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The Seeds Were Sown for A Grassroots Movement

Published in Blog on February 07, 2019 by Barb Stoermer

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In 1776, The Founders who spent countless hours writing and rewriting the Declaration of Independence understood their words (only 1,370) would have long lasting impact of the lives of American citizens. Their words were intentional and laid the foundation for the U.S. Constitution, the laws of which a federalist society ruled themselves under self-governance.

“We hold these truths to be self-evident, that all men are created equal, that they are endowed by their Creator with certain unalienable Rights, that among these are Life, Liberty and the pursuit of Happiness, that to secure these rights, Governments are instituted among Men, deriving their just powers from the consent of the governed, that whenever any Form of Government becomes destructive of these ends, it is the Right of the People to alter or to abolish it, and to institute new Government, laying its foundation on such principles and organizing its powers in such form, as to them shall seem most likely to effect their Safety and Happiness.” 

There is another intriguing statement these wise men included in the Declaration: 

“Prudence, indeed, will dictate that Governments long established should not be changed for light and transient causes; and accordingly all experience hath shewn, that mankind are more disposed to suffer, while evils are sufferable, than to right themselves by abolishing the forms to which they are accustomed. But when a long train of abuses and usurpations, pursuing invariably the same Object evinces a design to reduce them under absolute Despotism, it is their right, it is their duty, to throw off such Government, and to provide new Guards for their future security.”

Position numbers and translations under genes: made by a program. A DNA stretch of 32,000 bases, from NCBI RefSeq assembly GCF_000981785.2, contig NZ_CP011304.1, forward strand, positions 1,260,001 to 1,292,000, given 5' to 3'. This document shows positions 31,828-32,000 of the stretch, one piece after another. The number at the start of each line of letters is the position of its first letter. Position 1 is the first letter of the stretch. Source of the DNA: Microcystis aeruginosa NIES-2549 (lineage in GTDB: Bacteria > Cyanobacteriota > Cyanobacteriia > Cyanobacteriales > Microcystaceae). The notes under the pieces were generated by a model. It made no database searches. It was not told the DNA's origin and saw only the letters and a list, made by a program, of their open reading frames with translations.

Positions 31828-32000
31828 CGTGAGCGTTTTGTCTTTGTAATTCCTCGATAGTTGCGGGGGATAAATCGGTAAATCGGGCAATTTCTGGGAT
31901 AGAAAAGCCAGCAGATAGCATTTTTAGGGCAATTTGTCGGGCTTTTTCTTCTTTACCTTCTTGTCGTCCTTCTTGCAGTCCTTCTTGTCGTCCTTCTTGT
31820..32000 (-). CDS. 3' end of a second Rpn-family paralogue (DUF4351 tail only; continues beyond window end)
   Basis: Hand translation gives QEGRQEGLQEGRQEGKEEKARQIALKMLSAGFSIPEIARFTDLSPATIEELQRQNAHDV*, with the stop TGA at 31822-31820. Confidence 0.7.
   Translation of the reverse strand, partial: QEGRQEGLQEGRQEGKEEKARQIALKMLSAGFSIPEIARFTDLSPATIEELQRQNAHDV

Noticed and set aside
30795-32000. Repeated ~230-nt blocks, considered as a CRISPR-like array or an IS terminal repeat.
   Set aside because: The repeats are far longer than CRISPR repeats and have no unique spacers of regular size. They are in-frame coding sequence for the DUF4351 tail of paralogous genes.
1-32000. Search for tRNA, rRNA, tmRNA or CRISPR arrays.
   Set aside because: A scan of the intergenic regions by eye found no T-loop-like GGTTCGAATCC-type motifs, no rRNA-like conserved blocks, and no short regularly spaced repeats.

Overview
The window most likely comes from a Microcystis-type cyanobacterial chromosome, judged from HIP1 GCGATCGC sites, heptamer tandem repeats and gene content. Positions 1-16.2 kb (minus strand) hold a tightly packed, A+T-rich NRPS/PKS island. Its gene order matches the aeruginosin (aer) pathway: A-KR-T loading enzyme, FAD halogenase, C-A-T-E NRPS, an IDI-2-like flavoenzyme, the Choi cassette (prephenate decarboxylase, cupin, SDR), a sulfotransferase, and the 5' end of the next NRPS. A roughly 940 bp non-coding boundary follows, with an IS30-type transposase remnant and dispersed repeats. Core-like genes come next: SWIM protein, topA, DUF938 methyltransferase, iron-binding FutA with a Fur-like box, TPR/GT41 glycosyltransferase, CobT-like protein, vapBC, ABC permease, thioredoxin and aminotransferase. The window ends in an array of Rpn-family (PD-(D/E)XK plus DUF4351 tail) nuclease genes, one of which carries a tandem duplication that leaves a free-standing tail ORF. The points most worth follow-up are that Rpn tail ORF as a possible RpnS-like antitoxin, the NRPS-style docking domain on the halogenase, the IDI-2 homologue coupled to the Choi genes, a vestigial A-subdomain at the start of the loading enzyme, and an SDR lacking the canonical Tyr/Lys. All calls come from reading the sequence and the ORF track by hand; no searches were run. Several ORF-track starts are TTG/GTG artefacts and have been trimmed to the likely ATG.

I believe, this specific passage sows the seeds for Article V of the U.S. Constitution. Citizens must rebuke a government which has become complicit in political corruption, mired in tyrannical overreach, and drunk on the elixir of taxation.   

Eleven years later, at the constitutional convention, George Mason of Virginia, paused the ratification of the U.S. Constitution to debate the importance of an amendment process. He eloquently drove the point home by declaring, “It would be improper to require the consent of the National Legislature, because they may abuse their power, and refuse their consent on that very account.”  

“Amendments therefore will be necessary,”  Mason proclaimed. Article V was rewritten to afford the states the right to call for a convention for proposing amendments. Two years later, they did just that and the Congress was convened to propose and ratify the first ten amendments to the U.S. Constitution. We the People, were given The Bill of Rights on December 15, 1791.     

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